Single-use produce bags are also banned, though the phaseout is still ongoing and won’t be in full force until January 1, 2025. After that date, stores will be required to replace plastic film with paper or some sort of compostable bag. Californians Against Waste states that the average life of a plastic produce bag is about 15 minutes, which means after their useful time is up, they’re relegated to the trash, where they are unlikely to be recycled even with the best intentions.
Bans on Other Materials
While it’s unlikely we’ll see a widespread end to the manufacture and distribution of plastic products, more stringent legislation will help to curb the environmental damage we’re experiencing now.
Even banned items, like EPS, have exemptions when used for medical devices, drugs, and in seafood storage and transportation. Until there is a comparably sterile product that fits with today’s sustainability mandates, there will always be some in circulation.
However, new requirements for producer responsibility may drive innovation once we have a better grip on the situation. Single-use item bans will help to fill the gaps, keeping massive amounts of waste out of landfills—but individuals and business owners have a part to play.
How Plastic Bans Will be Enforced
While we know the single-use plastic ban and related initiatives will benefit California and its people, businesses involved in manufacturing, distributing, and selling such items are vehemently opposed. They state the aggressive bill and associated taxes will cost consumers who can least afford it around $900 per year, although the truth is that the bulk of the tax would fall upon the producers themselves. Plus, tax revenue from the initiative will be channeled into habitat restoration, recycling programs, and implementation/enforcement of the rule.
Currently, it remains to be seen how the California plastics ban will be enforced. Still, one might expect that health and safety inspectors, local bylaw enforcement, and the recyclers themselves will play a part. Additionally, if single-use plastics are not manufactured and distributed locally, the price will likely skyrocket, which will quite effectively reduce the impetus to buy—and that’s just simple economics.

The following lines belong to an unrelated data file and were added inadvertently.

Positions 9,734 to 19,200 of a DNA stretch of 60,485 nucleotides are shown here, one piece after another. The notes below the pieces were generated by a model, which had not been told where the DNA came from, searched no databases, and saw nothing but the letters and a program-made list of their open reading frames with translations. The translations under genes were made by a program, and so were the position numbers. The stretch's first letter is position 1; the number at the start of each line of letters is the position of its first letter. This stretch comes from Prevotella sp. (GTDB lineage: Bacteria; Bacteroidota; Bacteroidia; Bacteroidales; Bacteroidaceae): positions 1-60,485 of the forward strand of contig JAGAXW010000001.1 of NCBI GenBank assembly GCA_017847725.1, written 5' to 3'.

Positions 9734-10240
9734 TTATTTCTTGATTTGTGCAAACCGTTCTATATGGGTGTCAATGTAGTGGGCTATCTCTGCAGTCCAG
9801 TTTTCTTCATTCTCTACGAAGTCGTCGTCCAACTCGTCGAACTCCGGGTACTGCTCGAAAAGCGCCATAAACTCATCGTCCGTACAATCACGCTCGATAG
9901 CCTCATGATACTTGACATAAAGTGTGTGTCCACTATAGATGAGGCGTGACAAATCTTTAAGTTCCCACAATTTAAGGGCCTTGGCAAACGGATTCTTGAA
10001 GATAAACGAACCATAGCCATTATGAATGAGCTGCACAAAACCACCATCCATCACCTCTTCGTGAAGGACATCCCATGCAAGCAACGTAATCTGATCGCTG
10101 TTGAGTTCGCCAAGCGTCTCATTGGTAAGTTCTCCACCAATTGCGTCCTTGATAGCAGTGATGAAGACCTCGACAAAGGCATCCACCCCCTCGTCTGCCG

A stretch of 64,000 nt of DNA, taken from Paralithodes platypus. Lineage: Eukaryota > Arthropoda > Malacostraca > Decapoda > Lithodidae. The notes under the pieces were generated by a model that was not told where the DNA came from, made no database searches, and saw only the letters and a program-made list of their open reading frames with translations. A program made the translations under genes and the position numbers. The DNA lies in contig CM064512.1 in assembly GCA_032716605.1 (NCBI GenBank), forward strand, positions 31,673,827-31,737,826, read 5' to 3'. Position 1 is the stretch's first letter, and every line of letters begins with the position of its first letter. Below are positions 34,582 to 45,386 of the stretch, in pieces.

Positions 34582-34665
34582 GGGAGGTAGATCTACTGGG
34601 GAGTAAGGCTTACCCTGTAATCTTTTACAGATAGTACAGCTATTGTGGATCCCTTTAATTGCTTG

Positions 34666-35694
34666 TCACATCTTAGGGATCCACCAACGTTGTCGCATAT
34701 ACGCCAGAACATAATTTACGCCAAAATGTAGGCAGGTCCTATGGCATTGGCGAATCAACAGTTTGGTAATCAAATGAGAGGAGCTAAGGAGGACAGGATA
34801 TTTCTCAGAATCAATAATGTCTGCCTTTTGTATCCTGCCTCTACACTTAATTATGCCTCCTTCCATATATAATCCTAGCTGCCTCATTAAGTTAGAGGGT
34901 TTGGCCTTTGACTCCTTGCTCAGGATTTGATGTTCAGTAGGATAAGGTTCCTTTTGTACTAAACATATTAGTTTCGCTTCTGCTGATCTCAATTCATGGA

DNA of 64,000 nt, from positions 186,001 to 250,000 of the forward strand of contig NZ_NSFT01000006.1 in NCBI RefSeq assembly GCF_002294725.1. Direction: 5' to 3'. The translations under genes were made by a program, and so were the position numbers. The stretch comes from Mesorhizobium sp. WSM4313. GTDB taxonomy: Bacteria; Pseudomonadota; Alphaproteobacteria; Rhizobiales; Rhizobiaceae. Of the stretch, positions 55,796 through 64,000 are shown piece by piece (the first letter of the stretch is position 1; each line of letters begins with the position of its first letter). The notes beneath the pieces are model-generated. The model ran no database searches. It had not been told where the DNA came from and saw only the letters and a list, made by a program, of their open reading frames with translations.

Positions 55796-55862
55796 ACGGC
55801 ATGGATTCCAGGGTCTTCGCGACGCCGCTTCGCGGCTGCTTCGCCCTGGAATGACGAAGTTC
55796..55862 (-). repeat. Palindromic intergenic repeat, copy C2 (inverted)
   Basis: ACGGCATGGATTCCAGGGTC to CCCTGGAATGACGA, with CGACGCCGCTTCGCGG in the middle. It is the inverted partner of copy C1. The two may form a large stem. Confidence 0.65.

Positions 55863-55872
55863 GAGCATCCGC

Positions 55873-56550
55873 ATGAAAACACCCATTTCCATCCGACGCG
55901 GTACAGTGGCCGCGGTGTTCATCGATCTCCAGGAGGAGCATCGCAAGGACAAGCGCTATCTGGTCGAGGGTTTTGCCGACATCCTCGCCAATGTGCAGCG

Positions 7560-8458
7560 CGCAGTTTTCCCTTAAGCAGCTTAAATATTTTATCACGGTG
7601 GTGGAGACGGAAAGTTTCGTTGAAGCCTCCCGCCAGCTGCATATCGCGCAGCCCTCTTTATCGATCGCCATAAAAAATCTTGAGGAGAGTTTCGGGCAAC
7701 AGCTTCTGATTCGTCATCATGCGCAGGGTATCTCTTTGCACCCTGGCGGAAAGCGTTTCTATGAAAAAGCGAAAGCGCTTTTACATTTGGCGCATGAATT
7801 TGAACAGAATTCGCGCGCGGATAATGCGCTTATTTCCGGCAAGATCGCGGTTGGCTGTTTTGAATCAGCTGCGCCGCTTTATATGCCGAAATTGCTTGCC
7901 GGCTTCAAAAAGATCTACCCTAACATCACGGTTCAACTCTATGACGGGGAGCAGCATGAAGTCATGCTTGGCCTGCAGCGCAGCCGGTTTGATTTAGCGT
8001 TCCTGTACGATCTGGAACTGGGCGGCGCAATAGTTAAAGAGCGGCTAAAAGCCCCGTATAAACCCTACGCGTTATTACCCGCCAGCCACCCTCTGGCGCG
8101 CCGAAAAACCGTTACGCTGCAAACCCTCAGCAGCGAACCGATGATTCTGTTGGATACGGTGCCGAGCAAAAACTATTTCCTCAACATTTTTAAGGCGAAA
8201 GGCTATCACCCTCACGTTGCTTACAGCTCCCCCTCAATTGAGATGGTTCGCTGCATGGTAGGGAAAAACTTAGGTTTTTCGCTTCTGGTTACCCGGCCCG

Products Included in the Plastic Ban and Alternatives to Consider
If you are a business owner looking for alternatives to single-use plastics for foodservice or other types of packaging, you have options and should not be worried too much about the change. Plastic carryout bags have been banned for a while, and customers adapted quickly.
When the dangers of BPC plastic and other types of water bottles became widely published, most people switched to reusable, refillable alternatives, which successfully created whole new industries and commercial opportunities for brands everywhere.
There is no reason that single-use food packaging should be any different. And indeed, it’s just a matter of ensuring the containers you use are recyclable and compostable.
Compostable foodservice containers like those offered by Greenprint are fully compostable and made of renewable plant-based materials like agave, sugar cane, PHA, and paper fibers. Together, we can work towards a better future with California’s trend-setting initiative leading the way.